Business: this is a bonding company ostensibly organized to acquire and develop manganese properties and treat ores of same. Before the plans of company could be fully completed, the armistice was signed and it had to give up its manganese projects. It is at present examining and acquiring meritorious precious-metal properties. It holds 50% of the stock of the Liverpool Silver Mines Co., 51% of that of the Monarch Mining & Power Co., all of the shares and 55% of the bonds of the New York-Montana Testing & Engineering Co.. 51% of Butte-Detroit Copper & Zinc Mining Co., and 66 2/3 of $300.000 bond issue of the Butte Central Mining & Milling Co.. all of which are separately described. The outstanding shares of the U. S. Manganese Corporation includes the stock necessary to complete conversion of the Butte-Detroit Copper & Zinc Mining Co. shares.

Company will, it is said, endeavor to develop the field for high-grade manganese ore for dry batteries and chemical uses, a product commanding high prices in a domestic market, consuming 25,000 tons annually.

Property: in taking over the Buttc-Dctroit, the U. S. Manganese got the Ophir mine, which had been extensively opened to depth of 1.100', showing considerable zinc and manganese ore. (For details of development, see Vol. XIII). The Butte Central M. & M. Co., the operating company for Butte-Detroit, had an old judgment against it, and late in 1918 the Ophir mine and mill, on which U. S. Manganese depended for its output of manganese, was sold to the Anaconda company for $57.000 at public auction. By law, the owners of the Ophir were allowed a year for redemption of the mine. According to the Davison Company, of Boston, which is promoting this hunch of interlocking companies, the Ophir mine contains 1,000,000 tons of black manganese, and pink manganese ore. The Butte-Detroit mill is reported to be capable of crushing 600 tons of ore and concentrating 250 tons daily. Crude ore carries 30% Mn. and concentrate 50%. On a delivery of 100 tons daily at Chicago "a net profit of $1.570" w:is expected, basis of manganese at $1.20 per unit ($60 per ton).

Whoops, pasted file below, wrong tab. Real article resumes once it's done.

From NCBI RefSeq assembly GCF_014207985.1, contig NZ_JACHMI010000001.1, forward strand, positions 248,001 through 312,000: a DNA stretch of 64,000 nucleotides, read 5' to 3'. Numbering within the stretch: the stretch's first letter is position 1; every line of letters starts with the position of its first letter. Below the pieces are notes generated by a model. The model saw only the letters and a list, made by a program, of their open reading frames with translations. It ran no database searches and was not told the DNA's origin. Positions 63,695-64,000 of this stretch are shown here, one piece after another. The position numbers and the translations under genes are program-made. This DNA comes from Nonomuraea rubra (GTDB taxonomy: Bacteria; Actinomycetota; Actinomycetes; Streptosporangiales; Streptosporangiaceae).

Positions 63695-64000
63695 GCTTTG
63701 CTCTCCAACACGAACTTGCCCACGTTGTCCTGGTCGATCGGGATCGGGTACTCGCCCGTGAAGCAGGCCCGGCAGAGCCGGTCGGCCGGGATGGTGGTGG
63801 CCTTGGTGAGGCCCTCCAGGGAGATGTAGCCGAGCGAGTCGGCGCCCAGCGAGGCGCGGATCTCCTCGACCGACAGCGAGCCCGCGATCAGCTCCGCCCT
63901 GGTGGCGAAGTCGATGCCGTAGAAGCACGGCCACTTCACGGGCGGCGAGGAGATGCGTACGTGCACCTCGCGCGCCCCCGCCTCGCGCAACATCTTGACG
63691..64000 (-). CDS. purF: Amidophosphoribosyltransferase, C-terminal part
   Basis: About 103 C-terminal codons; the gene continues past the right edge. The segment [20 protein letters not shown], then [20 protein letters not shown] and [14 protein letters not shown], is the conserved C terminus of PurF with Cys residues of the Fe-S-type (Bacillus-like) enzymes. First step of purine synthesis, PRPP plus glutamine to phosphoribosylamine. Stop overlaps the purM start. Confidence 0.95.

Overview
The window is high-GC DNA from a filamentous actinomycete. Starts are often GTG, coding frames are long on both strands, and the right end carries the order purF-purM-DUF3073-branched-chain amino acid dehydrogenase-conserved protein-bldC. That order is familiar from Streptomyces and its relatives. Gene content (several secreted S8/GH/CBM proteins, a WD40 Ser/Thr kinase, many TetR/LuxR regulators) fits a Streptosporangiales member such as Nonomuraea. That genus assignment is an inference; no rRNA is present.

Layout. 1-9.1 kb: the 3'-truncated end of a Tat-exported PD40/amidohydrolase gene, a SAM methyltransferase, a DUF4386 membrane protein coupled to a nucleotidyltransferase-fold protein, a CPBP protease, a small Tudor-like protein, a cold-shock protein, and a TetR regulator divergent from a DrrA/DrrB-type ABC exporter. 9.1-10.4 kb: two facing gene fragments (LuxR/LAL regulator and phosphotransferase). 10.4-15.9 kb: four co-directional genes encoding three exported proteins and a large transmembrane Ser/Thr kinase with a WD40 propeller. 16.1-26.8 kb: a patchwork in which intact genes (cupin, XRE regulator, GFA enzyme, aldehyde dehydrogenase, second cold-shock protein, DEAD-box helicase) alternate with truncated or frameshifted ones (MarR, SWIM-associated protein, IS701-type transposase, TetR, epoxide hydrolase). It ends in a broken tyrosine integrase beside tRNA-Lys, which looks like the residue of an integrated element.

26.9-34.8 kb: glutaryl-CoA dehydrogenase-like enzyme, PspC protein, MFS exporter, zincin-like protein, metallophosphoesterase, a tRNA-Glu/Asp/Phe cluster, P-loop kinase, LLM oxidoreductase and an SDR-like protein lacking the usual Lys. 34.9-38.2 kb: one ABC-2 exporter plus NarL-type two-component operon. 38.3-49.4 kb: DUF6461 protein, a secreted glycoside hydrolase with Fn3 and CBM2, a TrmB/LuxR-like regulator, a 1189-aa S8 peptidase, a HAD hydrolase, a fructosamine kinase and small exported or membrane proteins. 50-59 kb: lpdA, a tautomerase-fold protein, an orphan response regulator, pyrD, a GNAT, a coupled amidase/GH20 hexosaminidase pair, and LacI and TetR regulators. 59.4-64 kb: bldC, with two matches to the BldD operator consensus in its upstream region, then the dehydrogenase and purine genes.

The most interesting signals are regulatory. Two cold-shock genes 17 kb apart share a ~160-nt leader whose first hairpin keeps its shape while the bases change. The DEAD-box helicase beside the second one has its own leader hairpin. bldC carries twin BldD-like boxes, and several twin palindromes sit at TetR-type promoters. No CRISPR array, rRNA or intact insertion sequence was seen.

In January. 1919. it was announced that U. S. Manganese had a contract for the output of the Valley Forge mine in Montana, and the Monarch mine near Elliston, Powell county, Montana, 25 miles from Helena. A mill is being erected at the latter. The company's plans are ambitious, but